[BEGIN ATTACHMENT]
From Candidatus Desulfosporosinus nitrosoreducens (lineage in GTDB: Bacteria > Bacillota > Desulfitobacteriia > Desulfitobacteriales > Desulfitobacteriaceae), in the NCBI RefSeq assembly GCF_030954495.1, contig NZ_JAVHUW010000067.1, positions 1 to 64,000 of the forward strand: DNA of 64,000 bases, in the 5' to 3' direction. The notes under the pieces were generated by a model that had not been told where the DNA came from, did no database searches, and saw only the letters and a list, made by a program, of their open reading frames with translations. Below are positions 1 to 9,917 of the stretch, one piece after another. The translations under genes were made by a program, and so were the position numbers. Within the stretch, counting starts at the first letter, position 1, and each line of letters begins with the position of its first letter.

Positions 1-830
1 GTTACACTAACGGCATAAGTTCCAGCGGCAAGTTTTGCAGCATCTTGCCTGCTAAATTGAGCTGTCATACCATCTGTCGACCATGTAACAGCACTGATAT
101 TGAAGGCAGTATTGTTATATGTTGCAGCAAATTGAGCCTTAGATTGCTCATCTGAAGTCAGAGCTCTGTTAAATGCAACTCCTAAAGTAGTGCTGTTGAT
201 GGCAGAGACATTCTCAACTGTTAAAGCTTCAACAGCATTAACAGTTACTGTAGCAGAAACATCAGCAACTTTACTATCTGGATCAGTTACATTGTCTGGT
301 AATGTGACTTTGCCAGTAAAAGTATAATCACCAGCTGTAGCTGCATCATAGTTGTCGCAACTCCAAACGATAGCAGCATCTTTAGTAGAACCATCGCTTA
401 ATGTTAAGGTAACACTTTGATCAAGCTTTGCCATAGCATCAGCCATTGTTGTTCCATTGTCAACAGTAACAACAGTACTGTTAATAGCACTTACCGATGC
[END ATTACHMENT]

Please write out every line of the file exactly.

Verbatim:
From Candidatus Desulfosporosinus nitrosoreducens (lineage in GTDB: Bacteria > Bacillota > Desulfitobacteriia > Desulfitobacteriales > Desulfitobacteriaceae), in the NCBI RefSeq assembly GCF_030954495.1, contig NZ_JAVHUW010000067.1, positions 1 to 64,000 of the forward strand: DNA of 64,000 bases, in the 5' to 3' direction. The notes under the pieces were generated by a model that had not been told where the DNA came from, did no database searches, and saw only the letters and a list, made by a program, of their open reading frames with translations. Below are positions 1 to 9,917 of the stretch, one piece after another. The translations under genes were made by a program, and so were the position numbers. Within the stretch, counting starts at the first letter, position 1, and each line of letters begins with the position of its first letter.

Positions 1-830
1 GTTACACTAACGGCATAAGTTCCAGCGGCAAGTTTTGCAGCATCTTGCCTGCTAAATTGAGCTGTCATACCATCTGTCGACCATGTAACAGCACTGATAT
101 TGAAGGCAGTATTGTTATATGTTGCAGCAAATTGAGCCTTAGATTGCTCATCTGAAGTCAGAGCTCTGTTAAATGCAACTCCTAAAGTAGTGCTGTTGAT
201 GGCAGAGACATTCTCAACTGTTAAAGCTTCAACAGCATTAACAGTTACTGTAGCAGAAACATCAGCAACTTTACTATCTGGATCAGTTACATTGTCTGGT
301 AATGTGACTTTGCCAGTAAAAGTATAATCACCAGCTGTAGCTGCATCATAGTTGTCGCAACTCCAAACGATAGCAGCATCTTTAGTAGAACCATCGCTTA
401 ATGTTAAGGTAACACTTTGATCAAGCTTTGCCATAGCATCAGCCATTGTTGTTCCATTGTCAACAGTAACAACAGTACTGTTAATAGCACTTACCGATGC